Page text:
The Monmouth County Board of Chosen Freeholders agreed to back up the acquisition of the 560 acres at Fort Monmouth that is not already controlled by the Fort Monmouth Economic Revitalization Authority (FMERA) with a $35 million bond guarantee. The Freeholders voted 4-1, with John Curley opposing the guarantee, at their meeting last night which was held in Ocean Township.
The Freeholders’ action enables the Monmouth County Improvement Authority to guarantee bonds issued by FMERA. With the AAA bond rating of MCIA, the bonds will have the lowest interest rate available in the market. FMERA will use the proceeds to purchase the land, valued at $90 million, from the Department of the Army for roughly $35 million. The bonds will be secured by the land.
Freeholder Director Tom Arnone told MoreMonmouthMusings that the $55 million profits from the anticipated land sales would be used to complete necessary infrastructure improvements in the former fort. Arnone said that without this agreement and with the Department of the Army’s continued involvement in the property, that roughly 60% of the land sale proceeds ($54 million of the anticipated $90 million) would go to the federal government. Additionally, the Department of the Army currently has the authority to approve or reject proposed sales and uses of the property. Upon completion of the acquisition, the Army and the federal government no longer have any control of the former fort.
Arnone and Freeholder Lillian Burry, a member of the FMERA board and the driving force behind the acquisition, both said that they anticipate that $10 million of the bonds will be paid down in the next several months as property sales that are being negotiated close.
Curley objected to the bond guarantee on the grounds that FMERA is not a taxing authority and that in most cases MCIA is guaranteeing bonds for Monmouth County towns that can pay them off by increasing property taxes. Additionally, Curley wanted the towns that host of fort, Oceanport, Eatontown and Tinton Falls to have authority over the uses of the property through their planning and zoning board, effectively replacing the Army’s red tape with local red tape.
But the mayors of those towns, all of whom serve on FMERA with Burry, support the acquistion, even if it does not give their land use boards authority over the uses. Mayor John Coffey of Oceanport said,“Combined, Fort Monmouth and Monmouth Park make up about 690 acres of a town that is only 2,400 acres. This financing takes a player out of the equation. It is essentially addition by subtraction. We are removing a bureaucracy that has slowed things down and taking it completely out of play. We will have one less approval to gain and one less hurdle to jump.”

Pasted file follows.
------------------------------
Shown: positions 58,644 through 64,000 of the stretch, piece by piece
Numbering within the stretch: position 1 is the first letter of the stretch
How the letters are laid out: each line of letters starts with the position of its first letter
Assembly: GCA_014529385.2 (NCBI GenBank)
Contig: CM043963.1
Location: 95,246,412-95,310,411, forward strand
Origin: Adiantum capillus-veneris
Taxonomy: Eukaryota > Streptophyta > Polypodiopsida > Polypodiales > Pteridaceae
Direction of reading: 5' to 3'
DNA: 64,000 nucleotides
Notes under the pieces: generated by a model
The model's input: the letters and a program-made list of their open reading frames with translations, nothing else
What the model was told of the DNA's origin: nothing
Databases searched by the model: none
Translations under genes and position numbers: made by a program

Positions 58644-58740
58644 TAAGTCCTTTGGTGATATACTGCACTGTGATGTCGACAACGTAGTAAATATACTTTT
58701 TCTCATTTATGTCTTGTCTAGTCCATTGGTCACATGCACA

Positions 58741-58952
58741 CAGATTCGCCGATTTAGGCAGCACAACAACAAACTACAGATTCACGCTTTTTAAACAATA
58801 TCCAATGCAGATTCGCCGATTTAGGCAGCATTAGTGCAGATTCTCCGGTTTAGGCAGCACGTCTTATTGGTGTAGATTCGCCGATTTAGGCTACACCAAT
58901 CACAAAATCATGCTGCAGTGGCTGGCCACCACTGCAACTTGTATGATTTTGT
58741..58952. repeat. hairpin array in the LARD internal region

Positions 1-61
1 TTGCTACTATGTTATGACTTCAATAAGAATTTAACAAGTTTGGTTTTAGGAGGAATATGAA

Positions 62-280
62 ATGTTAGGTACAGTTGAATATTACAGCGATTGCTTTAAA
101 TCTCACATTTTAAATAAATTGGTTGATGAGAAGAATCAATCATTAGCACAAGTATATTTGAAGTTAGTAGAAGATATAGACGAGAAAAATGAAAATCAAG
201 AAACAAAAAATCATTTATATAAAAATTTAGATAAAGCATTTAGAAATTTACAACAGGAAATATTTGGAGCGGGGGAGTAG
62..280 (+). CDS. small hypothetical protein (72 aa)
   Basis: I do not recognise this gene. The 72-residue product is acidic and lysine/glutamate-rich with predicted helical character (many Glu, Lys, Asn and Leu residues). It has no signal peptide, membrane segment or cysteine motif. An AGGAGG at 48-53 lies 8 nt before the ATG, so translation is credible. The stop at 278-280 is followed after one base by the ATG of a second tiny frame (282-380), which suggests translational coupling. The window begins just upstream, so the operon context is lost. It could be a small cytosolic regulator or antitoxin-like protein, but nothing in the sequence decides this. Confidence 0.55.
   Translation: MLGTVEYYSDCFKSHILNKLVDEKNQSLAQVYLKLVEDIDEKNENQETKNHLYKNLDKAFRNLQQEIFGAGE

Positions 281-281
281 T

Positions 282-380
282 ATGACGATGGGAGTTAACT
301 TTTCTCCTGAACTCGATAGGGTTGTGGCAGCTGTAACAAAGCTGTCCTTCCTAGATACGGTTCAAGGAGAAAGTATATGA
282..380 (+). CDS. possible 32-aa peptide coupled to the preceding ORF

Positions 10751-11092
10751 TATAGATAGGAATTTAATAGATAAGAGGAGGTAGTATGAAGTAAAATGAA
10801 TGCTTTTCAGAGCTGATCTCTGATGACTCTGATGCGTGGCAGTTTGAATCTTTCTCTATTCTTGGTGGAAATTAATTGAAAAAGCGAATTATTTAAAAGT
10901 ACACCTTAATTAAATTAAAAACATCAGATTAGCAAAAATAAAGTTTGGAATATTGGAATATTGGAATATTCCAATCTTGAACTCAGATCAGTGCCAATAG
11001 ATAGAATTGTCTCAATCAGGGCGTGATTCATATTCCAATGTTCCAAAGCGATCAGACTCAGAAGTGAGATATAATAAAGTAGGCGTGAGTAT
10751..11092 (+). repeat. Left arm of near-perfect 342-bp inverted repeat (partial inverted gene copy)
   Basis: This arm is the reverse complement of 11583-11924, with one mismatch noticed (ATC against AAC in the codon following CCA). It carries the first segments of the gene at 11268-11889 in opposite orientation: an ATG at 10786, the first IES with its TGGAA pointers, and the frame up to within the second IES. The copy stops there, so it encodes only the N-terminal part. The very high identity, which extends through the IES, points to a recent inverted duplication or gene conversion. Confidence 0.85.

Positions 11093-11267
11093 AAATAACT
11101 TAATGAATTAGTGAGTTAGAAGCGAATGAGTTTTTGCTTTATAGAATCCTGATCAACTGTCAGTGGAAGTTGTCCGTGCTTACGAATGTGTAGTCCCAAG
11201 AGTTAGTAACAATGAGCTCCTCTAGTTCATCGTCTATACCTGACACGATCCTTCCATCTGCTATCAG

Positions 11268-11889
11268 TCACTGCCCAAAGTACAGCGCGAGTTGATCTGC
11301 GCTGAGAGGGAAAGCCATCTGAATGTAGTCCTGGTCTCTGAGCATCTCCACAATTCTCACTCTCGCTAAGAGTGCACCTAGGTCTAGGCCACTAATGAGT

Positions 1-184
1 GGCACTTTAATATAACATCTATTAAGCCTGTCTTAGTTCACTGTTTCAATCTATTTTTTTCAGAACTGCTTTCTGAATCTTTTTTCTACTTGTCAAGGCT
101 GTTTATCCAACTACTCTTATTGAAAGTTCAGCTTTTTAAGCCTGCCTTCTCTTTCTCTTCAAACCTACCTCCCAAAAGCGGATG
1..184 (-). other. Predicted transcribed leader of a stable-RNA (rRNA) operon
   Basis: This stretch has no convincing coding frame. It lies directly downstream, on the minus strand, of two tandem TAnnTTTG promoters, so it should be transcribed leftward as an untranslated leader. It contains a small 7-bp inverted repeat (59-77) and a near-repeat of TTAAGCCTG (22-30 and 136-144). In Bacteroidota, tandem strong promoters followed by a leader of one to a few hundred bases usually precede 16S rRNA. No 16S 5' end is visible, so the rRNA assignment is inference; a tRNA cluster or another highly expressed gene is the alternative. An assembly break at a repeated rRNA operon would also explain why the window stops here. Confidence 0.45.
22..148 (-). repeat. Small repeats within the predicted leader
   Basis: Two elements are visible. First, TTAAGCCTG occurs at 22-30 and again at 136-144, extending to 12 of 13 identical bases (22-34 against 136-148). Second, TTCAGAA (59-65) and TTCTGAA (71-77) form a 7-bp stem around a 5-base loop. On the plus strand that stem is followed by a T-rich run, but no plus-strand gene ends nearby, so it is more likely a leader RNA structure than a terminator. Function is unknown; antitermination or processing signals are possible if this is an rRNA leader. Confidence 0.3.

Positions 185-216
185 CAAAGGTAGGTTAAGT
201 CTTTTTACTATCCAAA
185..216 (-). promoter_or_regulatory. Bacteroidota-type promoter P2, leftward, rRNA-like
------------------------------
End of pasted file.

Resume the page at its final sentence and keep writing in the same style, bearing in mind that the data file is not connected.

“The potential impact of this tremendous redevelopment on the quality of life, tax revenue, amenities and overall living standard for the three boroughs, the county and our residents is enormous, and its many benefits will be enjoyed for decades to come,” said Freeholder Burry when the bond guarantees were first introduced at the Freeholders previous meeting on August 11.
“This is the right decision for Monmouth County. By guaranteeing these bonds we are helping to support the three boroughs and everyone in Monmouth County. With an estimated market value of more than $90 million for the project, and a total improvement value estimated at about $1 billion over the next ten years, this is a good investment,” said Freeholder Deputy Director Serena DiMaso, liaison to the MCIA.
“The best option for county taxpayers is for the County to assume the leadership role in regard to the Fort Monmouth Reuse Plan. We have a responsibility to ensure the property is returned to its once vital place in the economy of our county, and by guaranteeing the sale of these bonds we take an active role in the future successes for the site,” Arnone said.
The Freeholders and FMERA, especially Freeholder Burry in her role serving on both boards, are to be congratulated. They got the land at Fort Monmouth for $19 million less than it would have cost had the Army stayed involved and they got the red tape of the Army out of the equation. Given the value of the land vs the cost to finance the purchase, there is little, if any risk to Monmouth County taxpayers. We suspect the rating agencies will agree when the next AAA bond rating is issued.